Strong Alley by market square has graffiti art! Many Murals around the city will draw your attention.
Do a murals walk – Its fun to scavenger hunt going around the city to see which murals you can find. In our first two trips we didn't manage to find them all, but I will give you some guidance so you don't miss the most popular ones!
The Welcome to Knoxville Mural - Location: 1141 N. Broadway, Knoxville, TN 37902
This is on the side of the Nothing Too Fancy T-Shirt shop across from K Brew’s. The mural itself features the Smokies with the Tennessee Riverboat in the “K” and “N”, a musician in Market Square in the “O”, UT Football in “X” and “V” (Go Vols!), the Sunsphere neatly in the ”I”, the Tennessee Theatre blade in the “L” and a mountain biker amongst the region’s beautiful dogwoods completes the final “L” and “E”. (Thanks for summing up all the things we need to see while we are here)
Dolly Parton Mural - Strong St, Knoxville, TN 37902
(aka Graffiti Alley), the alley sandwiched in between Gay Street and half of Market Square
Weaving Rainbow Mountain: 105 Cumberland Avenue, Knoxville, TN 37902
These stairs are one the main reasons why I wanted to embark on a Knoxville mural tour. The 43, 10ft-wide steps which are heavily used by pedestrians to segue between UT Campus and the World’s Fair Park I love all of the colors in this mural and the intricate design of the stairs. This is one of the most Instagramable spots in Knoxville.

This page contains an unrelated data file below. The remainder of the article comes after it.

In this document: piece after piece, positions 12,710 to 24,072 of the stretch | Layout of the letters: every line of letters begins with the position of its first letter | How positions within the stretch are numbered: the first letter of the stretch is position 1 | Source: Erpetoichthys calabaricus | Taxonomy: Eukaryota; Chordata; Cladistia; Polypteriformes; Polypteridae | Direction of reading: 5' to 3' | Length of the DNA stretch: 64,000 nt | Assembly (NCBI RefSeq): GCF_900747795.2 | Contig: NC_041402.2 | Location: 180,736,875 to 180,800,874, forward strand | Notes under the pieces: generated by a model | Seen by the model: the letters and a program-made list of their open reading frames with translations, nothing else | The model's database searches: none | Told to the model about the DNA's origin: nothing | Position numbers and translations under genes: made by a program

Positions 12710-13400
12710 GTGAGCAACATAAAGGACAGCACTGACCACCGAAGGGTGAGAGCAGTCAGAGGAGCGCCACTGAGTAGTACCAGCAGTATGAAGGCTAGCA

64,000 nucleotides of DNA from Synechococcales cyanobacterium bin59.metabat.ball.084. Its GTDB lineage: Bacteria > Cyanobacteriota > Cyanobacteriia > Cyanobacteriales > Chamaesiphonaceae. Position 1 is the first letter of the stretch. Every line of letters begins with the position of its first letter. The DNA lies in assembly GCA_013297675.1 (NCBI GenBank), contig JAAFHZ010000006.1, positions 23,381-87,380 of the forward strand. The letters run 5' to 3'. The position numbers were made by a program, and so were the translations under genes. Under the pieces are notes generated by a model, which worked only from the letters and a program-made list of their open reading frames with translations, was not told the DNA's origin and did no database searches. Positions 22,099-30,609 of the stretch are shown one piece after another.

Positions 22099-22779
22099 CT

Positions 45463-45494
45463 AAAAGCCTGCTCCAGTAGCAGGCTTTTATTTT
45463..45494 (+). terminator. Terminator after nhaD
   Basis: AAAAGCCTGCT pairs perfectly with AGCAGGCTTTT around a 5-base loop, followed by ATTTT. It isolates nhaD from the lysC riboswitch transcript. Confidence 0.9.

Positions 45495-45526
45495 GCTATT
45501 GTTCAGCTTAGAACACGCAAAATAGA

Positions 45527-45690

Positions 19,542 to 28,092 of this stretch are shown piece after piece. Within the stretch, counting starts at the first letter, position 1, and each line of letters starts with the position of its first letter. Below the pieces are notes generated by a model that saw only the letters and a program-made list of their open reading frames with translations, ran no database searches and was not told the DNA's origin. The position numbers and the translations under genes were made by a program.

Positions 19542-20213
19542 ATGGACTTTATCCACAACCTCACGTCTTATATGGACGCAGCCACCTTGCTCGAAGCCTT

Shopping for keepsakes or gifts? Find Knoxville shirts or memorabilia at Nothing Too Fancy - This little shop just sucked me in and made me smile at everything. Fun shirts, and certainly a Dolly Parton presence, as well as all things Tennessee! Great gifts and a little insight into the local culture.
Sweets eaters will rejoice with the freshly made options such as: Cruze Farm, (fresh churned ice cream cones), The Phoenix Pharmacy & Fountain (authentic soda fountain, old fashioned sweets), Kilwins (nostalgic caramel apple, hand-paddled fudge, truffles, ice cream cones) and Ham'n Goodys, a bakery opened just to serve their famous lemon cookies.
There are two rooftop bars, which melt your view into the mountains: Radius Rooftop Lounge (Top of the Embassy Suites) and Five Thirty Lounge (Top floor of the Hyatt). If you'd like to take advantage of a classy basement, formerly a bank, in a historic building, The Vault may be your style. Can be found under Vida Restaurant.
Another cool thing we found while exploring, is in the cooler months (through March) a couple of restaurants pull out the igloos to keep their customers happy. Definitely inquire with in.
Five Thirty Lounge at Hyatt Place
530 South Gay Street
Knoxville, TN 37902
1029 Ebenezer Road
Knoxville, TN 37923
100 Broadway Southwest
Knoxville, TN 37902
* Historic Downtown *
Knoxville was named after Henry Knox, President Washington's War Secretary.
Knoxville is home to more than 20 museums and seven historical houses.